Last year North Carolina joined a growing number of states that are considering changes to their estate tax or inheritance tax laws. Currently 21 states and the District of Columbia collect a state estate tax or a state inheritance tax (and Maryland and New Jersey collect both), but Ohio's estate tax has been repealed effective January 1, 2013, Tennessee's estate tax will be completely phased out by January 1, 2016, and Indiana's inheritance tax will disappear on January 1, 2022. In other states, such as Illinois, Maine and Vermont, the state estate tax exemption has been significantly increased over the past few years, and in Rhode Island the state estate exemption is being indexed for inflation. Only one state has reduced the value of its estate tax exemption - in Connecticut, the exemption went from $3.5 million in 2010 to $2 million in 2011 and future years. For a chart showing past and current state estate tax exemptions, refer to my State Estate Tax and Exemption Chart. For an overview of state inheritance tax laws, refer to my State Inheritance Tax Chart.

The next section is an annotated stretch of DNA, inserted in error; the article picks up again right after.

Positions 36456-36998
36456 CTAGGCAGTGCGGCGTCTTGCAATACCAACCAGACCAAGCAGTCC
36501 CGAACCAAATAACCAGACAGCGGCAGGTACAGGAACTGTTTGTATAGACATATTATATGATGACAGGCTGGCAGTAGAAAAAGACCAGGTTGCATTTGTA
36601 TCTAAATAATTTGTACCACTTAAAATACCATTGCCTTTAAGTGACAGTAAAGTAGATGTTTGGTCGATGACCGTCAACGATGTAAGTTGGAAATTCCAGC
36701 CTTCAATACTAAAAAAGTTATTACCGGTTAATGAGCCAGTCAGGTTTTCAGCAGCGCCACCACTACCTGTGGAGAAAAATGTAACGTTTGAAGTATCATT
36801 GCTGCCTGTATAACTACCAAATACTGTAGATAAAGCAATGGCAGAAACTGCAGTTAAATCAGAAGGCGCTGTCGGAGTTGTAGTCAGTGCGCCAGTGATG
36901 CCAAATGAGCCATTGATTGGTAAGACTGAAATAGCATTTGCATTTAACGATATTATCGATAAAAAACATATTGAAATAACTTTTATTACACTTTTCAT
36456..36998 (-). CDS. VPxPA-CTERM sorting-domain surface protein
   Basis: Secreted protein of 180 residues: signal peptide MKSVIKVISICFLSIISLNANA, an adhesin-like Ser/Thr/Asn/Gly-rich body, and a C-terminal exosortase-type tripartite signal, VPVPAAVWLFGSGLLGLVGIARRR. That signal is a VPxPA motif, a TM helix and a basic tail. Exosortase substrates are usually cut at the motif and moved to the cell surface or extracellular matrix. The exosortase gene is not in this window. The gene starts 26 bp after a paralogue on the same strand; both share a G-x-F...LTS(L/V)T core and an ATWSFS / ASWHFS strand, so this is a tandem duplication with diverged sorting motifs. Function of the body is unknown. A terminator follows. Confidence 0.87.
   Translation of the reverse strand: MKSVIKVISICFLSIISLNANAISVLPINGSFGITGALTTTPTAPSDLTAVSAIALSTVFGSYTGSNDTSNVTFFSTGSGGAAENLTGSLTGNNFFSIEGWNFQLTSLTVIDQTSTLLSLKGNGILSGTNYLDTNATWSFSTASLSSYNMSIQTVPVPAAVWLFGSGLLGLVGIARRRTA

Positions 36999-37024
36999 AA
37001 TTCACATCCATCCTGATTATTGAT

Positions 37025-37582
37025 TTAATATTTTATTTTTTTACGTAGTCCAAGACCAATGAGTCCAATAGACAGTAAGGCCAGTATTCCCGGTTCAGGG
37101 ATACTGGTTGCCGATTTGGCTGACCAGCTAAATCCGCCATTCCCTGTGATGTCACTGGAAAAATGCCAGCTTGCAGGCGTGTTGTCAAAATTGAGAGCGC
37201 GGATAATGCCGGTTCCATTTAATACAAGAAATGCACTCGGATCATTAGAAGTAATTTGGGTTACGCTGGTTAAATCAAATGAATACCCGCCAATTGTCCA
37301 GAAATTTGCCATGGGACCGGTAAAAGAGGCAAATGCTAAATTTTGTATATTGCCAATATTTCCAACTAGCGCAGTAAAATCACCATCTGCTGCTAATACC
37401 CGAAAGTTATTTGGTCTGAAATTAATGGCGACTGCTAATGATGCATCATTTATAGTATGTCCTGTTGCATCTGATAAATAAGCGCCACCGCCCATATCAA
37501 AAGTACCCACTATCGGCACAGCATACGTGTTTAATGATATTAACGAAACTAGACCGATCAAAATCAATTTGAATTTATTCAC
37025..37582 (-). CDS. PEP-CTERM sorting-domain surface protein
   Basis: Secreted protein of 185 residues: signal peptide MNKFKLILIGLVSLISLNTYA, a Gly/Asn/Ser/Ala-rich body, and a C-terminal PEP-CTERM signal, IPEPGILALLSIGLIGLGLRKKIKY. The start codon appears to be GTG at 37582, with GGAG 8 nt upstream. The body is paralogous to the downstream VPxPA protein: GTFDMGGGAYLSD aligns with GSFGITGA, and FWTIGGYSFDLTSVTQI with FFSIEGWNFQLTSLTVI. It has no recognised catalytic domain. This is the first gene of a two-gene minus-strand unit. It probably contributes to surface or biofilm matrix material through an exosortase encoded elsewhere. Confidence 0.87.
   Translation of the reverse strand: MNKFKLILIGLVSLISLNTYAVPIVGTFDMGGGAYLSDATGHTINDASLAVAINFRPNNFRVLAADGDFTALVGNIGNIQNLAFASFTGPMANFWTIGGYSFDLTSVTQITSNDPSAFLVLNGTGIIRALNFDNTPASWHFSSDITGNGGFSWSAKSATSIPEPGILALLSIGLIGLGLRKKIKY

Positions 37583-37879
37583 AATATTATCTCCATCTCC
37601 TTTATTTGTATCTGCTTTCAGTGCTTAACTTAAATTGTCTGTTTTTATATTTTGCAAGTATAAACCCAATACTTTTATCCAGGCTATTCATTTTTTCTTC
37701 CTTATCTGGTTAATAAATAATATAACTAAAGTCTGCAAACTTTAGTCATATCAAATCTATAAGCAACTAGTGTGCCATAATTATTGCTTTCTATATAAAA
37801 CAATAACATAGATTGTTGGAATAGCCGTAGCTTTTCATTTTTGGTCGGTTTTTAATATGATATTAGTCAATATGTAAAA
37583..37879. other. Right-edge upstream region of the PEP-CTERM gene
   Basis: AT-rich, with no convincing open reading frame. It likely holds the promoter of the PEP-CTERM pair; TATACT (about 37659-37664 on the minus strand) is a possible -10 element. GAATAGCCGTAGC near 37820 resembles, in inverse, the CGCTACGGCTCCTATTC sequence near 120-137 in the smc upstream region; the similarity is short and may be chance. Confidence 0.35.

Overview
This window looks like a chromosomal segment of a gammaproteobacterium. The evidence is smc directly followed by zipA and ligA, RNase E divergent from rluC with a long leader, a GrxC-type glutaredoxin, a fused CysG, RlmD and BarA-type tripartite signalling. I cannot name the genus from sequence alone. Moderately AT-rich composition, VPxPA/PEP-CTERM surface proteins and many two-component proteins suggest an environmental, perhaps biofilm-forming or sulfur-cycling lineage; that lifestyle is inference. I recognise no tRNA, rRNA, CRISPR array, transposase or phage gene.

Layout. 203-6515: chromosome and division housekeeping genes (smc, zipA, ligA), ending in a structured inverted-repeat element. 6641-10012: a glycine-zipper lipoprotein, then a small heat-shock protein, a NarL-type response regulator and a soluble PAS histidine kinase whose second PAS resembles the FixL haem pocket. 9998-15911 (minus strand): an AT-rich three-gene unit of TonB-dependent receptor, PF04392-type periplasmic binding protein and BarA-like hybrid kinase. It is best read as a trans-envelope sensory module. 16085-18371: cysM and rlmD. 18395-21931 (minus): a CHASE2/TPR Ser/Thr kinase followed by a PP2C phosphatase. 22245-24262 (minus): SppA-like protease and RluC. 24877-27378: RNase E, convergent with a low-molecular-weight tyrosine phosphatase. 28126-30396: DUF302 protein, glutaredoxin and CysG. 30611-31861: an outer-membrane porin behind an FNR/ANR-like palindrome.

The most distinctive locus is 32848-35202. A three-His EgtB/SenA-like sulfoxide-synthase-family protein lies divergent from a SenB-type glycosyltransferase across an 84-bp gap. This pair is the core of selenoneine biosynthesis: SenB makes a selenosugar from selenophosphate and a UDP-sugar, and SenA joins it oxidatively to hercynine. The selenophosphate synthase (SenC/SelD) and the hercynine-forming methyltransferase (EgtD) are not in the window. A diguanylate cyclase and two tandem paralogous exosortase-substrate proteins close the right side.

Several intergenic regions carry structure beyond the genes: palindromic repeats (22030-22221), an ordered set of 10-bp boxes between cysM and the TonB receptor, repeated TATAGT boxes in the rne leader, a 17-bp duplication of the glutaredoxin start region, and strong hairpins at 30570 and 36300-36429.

While legislation that would have repealed North Carolina's estate tax went nowhere in 2012 and in 2013 North Carolina's estate tax exemption equals the current federal exemption of $5.25 million, on February 20 House Republicans were able to garner enough votes to get a new bill to repeal the North Carolina estate tax passed by the House Finance Committee. While it is estimated that only 1 in 500 estates (or 0.2% of estates) will be subject to the North Carolina estate tax, it is projected that $52 million will be lost in revenues for the fiscal year beginning on July 1, 2013, and as much as $66 million will be lost by the 2017 - 2018 fiscal year. The bill is now expected to go before the House Appropriations Committee and may become part of a larger tax overhaul that is being pushed by House and Senate Republicans and GOP Governor Pat McCrory.